The Subtle Signs of Hearing Loss

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If you suffer from hearing loss, you would assume it would be obvious, right?

Actually, that’s precisely the problem; many people believe it would. However, while severe or abrupt hearing loss is easy to identify, mild to moderate gradual hearing loss can be too subtle to detect. That’s why, on average, people will wait five years or longer from the beginning of symptoms to seek out help.

Picture hearing loss as a gradual leak in a tire. It’s challenging to notice the everyday changes, and it’s only when the tire goes flat, and your car is no longer drivable, that you decide to take action.

Unfortunately, whereas tires are replaceable, your hearing is not. It can be to a certain extent restored, but the earlier you deal with your hearing loss the more of your hearing you’ll recover.

So how can you recognize the signs and symptoms of early-stage hearing loss? The following are several of the hidden signs that suggest you should consider a professional hearing test.

1. Difficulties hearing particular sounds

Oftentimes people think that hearing loss affects all types of sounds. Therefore, if you can hear some sounds normally, you assume you can hear all sounds normally.

Do not get trapped into this manner of thinking. The fact is that hearing loss predominantly impacts higher-frequency sounds. You may discover that you have particular difficulty hearing the voices of women and children, for instance, due to the higher pitch of their voices.

This may lead you to think that the individuals you can’t hear are mumbling, when the fact is, you have high-frequency hearing loss.

2. Relying on context to understand

Someone is speaking from behind you and you can’t understand what they’re saying until you turn around. You are forced to depend on body language, and possibly lip reading, for supplementary information to fill in the blanks.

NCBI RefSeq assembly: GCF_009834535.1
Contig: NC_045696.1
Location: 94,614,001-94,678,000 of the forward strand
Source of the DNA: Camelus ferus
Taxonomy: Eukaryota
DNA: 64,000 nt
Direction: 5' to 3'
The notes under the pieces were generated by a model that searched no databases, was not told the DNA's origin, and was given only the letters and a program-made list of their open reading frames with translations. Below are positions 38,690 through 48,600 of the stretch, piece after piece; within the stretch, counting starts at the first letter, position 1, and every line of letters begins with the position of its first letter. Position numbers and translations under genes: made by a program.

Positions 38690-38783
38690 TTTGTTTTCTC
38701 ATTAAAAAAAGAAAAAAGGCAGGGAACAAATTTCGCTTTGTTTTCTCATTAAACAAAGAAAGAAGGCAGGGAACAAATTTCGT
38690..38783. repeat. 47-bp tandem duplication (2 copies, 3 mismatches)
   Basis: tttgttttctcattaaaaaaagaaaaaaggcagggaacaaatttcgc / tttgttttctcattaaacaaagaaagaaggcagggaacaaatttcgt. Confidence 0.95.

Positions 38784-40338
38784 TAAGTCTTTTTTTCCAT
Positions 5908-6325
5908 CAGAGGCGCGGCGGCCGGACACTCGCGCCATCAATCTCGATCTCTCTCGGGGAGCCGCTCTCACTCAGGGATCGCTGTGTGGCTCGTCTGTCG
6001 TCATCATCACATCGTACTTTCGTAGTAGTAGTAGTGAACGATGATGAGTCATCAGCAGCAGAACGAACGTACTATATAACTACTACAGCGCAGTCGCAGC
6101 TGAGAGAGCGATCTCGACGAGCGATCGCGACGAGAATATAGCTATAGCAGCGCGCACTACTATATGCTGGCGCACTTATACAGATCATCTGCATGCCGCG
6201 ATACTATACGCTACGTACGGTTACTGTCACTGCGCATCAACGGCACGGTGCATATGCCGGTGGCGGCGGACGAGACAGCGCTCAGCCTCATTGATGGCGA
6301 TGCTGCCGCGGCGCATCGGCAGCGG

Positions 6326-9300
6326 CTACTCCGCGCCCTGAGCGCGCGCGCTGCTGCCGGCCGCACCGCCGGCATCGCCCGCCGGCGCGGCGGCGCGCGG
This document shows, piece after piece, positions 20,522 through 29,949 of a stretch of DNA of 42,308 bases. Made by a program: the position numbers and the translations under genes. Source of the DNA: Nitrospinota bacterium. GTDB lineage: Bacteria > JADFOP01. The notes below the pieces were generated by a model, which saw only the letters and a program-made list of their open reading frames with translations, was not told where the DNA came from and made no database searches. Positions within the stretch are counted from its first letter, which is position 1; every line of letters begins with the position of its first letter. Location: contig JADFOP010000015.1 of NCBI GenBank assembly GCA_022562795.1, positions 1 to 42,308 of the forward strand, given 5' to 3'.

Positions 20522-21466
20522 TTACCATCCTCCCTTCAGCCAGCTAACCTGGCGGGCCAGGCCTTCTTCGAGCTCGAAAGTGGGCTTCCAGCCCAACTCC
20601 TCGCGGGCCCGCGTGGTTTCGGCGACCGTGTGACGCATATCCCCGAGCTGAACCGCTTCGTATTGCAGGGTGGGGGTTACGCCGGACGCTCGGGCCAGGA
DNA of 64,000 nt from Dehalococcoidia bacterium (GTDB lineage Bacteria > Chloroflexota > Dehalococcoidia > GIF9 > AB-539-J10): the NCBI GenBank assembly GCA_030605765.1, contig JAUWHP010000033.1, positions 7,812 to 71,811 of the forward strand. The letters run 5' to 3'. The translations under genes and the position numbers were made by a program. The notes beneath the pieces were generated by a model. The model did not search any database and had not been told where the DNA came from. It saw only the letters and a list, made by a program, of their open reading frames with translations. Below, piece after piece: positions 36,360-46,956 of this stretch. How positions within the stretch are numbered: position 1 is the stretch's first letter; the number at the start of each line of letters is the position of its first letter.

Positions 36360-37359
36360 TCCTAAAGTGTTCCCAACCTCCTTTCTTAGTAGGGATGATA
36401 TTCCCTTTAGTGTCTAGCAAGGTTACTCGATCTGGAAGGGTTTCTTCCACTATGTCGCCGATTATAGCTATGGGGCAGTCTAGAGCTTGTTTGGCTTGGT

Speech is composed of a range of frequencies, from low to high, with consonants representing the high frequencies and vowels representing the low frequencies. The issue for people with high-frequency hearing loss is that consonants convey the the majority of the meaning yet are the most challenging to hear.

If you have hearing loss, speech comprehension is like reading a sentence with missing letters. For the most part, you’ll get it right, but when you don’t, you may discover yourself responding inappropriately or asking people to repeat themselves frequently. You may also experience difficulty hearing on the phone.

3. Difficulty hearing in noisy environments

With mild hearing loss, you can usually decode what others are saying, albeit with lots of effort. Once background noise is presented, on the other hand, the task usually becomes overwhelming.

You may discover that it’s difficult to hear in group settings or in noisy environments like restaurants or social gatherings. The contending sounds and background noise are muffling your already affected hearing, making it exceptionally difficult to concentrate on any single source of sound.

4. Mental Exhaustion

Finally, you may observe that you’re more exhausted than normal after work or after participation in group settings. For those with hearing loss, the continual struggle to hear, combined with the effort to understand incomplete sounds, can contribute to serious exhaustion, which is a non-obvious sign of hearing loss.

Hearing loss is gradual and ends up being more difficult to treat the longer you wait. If you have any of these symptoms, even if they’re only mild, we strongly encourage arranging a hearing test. By acting earlier, you can preserve your hearing and stay connected to your family and friends.

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